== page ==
This weekend represents a momentous occasion for the disability community - the simultaneous celebrations of the Americans with Disabilities Act (ADA) 25th Anniversary and the Opening Ceremony of the Special Olympics in Los Angeles.
Americans with Disabilities Act
The ADA is a federal civil rights law enacted in 1990 that prohibits discrimination based upon mental and/or physical disability. Among its many provisions, the ADA prohibits disability discrimination in employment, in access to public entities, transportation, accommodations, and facilities as well as mandating functionally equivalent telecommunication services.
Except in an historical context, the immensely positive impact of the ADA on the lives of people with disabilities, including structured settlement recipients, is difficult to comprehend. Today marks the 25th anniversary of the ADA's enactment. Celebrations are both understandable and justified.
The National Structured Settlement Trade Association (NSSTA) supports the disability community with its sponsorship of the American Association for People with Disabilities (AAPD). Eric Vaughn, NSSTA's Executive Director, is a Director and Treasurer of the AAPD.
Cornell University's Employment and Disability Institute (EDI) provides one example of how far knowledge, policies and practices have advanced since the ADA was enacted to enhance the opportunities for people with disabilities. Among other resources and course offerings, EDI maintains a resource-rich website that "helps policy makers, service providers, researchers, educators, the media, and people with disabilities and their families find relevant and timely statistics about disability."
Special Olympics and Paralympics
Following last night's nationally televised Opening Ceremony, more than 6500 athletes with intellectual disabilities from 177 countries will compete in 25 sports thru August 2 in greater Los Angeles as part of the 2015 Special Olympics World Games.
Started as a back yard day camp in 1962 by Eunice Kennedy Shriver, the Special Olympics now represent the world's largest sports organization for individuals with intellectual disabilities. Unlike the Paralympics, which is primarily for athletes with physical disabilities focused on elite competition, Special Olympics is as much, or more, about participating as winning.
The Special Olympics website "welcomes all athletes with intellectual disabilities (age 8 and above) of all ability levels to train and compete in 32 Olympics-type sports." Special Olympic participation also encourages family, sponsor, coach and event volunteer participation in addition to the athletes themselves. Millions of people worldwide now participate in Special Olympic programs helping to form a core component of special needs communities more generally.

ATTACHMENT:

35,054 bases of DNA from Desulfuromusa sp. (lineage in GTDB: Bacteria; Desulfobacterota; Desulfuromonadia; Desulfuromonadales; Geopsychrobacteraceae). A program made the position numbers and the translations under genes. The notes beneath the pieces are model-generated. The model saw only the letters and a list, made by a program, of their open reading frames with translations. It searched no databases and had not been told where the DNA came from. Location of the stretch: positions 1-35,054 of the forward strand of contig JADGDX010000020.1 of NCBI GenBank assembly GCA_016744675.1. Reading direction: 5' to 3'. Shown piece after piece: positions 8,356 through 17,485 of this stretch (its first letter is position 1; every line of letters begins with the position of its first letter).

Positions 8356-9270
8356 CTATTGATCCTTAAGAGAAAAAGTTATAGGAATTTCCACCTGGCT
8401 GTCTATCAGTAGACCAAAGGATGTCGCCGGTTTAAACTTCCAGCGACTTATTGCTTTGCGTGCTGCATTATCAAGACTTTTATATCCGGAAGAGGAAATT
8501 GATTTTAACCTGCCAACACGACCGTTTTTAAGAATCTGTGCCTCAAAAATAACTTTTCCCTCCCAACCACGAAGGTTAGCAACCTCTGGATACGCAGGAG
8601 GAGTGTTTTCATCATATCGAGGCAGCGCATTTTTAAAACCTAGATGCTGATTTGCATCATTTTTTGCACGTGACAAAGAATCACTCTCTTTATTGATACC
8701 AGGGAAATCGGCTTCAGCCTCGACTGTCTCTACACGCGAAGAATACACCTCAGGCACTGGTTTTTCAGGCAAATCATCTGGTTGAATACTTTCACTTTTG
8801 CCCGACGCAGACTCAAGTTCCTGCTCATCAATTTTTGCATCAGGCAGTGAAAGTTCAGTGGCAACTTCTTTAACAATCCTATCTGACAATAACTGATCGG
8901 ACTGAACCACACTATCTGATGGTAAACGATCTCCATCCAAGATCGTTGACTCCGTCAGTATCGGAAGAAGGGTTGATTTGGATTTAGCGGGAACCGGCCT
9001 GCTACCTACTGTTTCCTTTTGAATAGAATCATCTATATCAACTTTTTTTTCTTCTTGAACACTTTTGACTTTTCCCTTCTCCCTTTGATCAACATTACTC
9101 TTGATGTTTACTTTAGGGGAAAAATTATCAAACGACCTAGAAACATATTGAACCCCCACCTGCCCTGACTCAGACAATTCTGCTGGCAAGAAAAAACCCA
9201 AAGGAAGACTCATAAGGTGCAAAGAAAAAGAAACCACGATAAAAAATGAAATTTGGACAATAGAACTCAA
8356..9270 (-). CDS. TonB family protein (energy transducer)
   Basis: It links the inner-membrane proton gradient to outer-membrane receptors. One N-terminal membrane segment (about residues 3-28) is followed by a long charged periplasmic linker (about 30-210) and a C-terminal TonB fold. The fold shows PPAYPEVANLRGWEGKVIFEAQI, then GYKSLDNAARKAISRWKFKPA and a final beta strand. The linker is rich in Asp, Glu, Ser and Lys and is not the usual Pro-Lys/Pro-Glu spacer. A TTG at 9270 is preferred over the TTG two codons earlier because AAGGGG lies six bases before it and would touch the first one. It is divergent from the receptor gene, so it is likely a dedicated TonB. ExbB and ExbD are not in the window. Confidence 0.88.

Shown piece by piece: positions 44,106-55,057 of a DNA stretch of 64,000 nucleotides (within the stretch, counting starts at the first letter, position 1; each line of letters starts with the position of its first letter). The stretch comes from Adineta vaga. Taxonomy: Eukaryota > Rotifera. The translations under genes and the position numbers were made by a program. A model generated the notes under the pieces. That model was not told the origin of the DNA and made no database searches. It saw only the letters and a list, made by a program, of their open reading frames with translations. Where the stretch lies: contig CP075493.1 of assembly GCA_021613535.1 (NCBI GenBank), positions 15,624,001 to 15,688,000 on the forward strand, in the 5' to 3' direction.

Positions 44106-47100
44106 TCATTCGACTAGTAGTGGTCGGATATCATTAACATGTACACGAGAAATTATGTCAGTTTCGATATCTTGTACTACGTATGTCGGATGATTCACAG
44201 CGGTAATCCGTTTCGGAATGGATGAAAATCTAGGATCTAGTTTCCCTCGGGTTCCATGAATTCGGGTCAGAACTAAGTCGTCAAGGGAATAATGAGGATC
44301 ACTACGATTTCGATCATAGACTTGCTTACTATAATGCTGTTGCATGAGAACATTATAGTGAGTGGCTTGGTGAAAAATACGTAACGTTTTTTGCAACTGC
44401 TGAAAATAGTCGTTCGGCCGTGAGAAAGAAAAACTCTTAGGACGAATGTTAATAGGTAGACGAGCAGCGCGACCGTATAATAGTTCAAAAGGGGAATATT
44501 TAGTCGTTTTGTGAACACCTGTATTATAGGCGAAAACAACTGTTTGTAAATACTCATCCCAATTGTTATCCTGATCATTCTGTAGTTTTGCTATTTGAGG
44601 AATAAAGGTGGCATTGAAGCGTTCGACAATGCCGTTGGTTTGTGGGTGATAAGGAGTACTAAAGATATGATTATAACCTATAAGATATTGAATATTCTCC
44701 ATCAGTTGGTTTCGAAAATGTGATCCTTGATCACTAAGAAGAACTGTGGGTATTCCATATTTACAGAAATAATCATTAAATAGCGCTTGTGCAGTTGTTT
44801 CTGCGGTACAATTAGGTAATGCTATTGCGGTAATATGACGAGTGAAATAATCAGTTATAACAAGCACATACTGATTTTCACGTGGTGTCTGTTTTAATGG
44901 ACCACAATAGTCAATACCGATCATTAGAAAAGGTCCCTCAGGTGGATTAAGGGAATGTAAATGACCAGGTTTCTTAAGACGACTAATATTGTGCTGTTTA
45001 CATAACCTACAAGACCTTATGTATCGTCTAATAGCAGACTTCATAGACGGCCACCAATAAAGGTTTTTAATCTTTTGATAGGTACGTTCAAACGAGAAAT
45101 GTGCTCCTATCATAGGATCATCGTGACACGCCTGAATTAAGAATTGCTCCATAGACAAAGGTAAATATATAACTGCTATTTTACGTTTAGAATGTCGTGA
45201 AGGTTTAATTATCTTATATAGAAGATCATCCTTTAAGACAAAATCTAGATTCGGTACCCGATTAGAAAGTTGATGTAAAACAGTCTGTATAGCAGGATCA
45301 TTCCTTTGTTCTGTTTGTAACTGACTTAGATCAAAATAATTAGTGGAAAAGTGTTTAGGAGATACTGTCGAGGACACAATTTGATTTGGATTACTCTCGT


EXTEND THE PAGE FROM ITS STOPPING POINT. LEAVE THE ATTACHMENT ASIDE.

Paralympics, by comparison, include athletes from six primary disability categories, according to the Special Olympics website: "amputees, cerebal palsy, intellectual disabilities, visually impaired, spinal injuries and Les Autres (French for 'the others', a category that includes conditions that do not fall into the categories mentioned before)." To participate in Paralympic Games athletes must also meet qualifying standards.
Most structured settlement recipients suffer from physical, as opposed to intellectual, disabilities and therefore do not qualify to participate as athletes in the Special Olympics. Instead, personal physical injury victims potentially qualify for, and many participate, in the Paralympics. Although not a structured settlement recipient himself, the late Randy Snow represented one inspirational Paralympic participant. In a 2008 S2KM interview, Randy shared his personal Paralympic experience.
This week, however, the Special Olympic World Games occupy center stage with national television coverage. Take time to admire the performances of these athletes. We can all learn from their challenges and experience. As the Special Olympics website reminds us: “excellence is personal achievement, a reflection of reaching one’s maximum potential – a goal to which everyone can aspire.”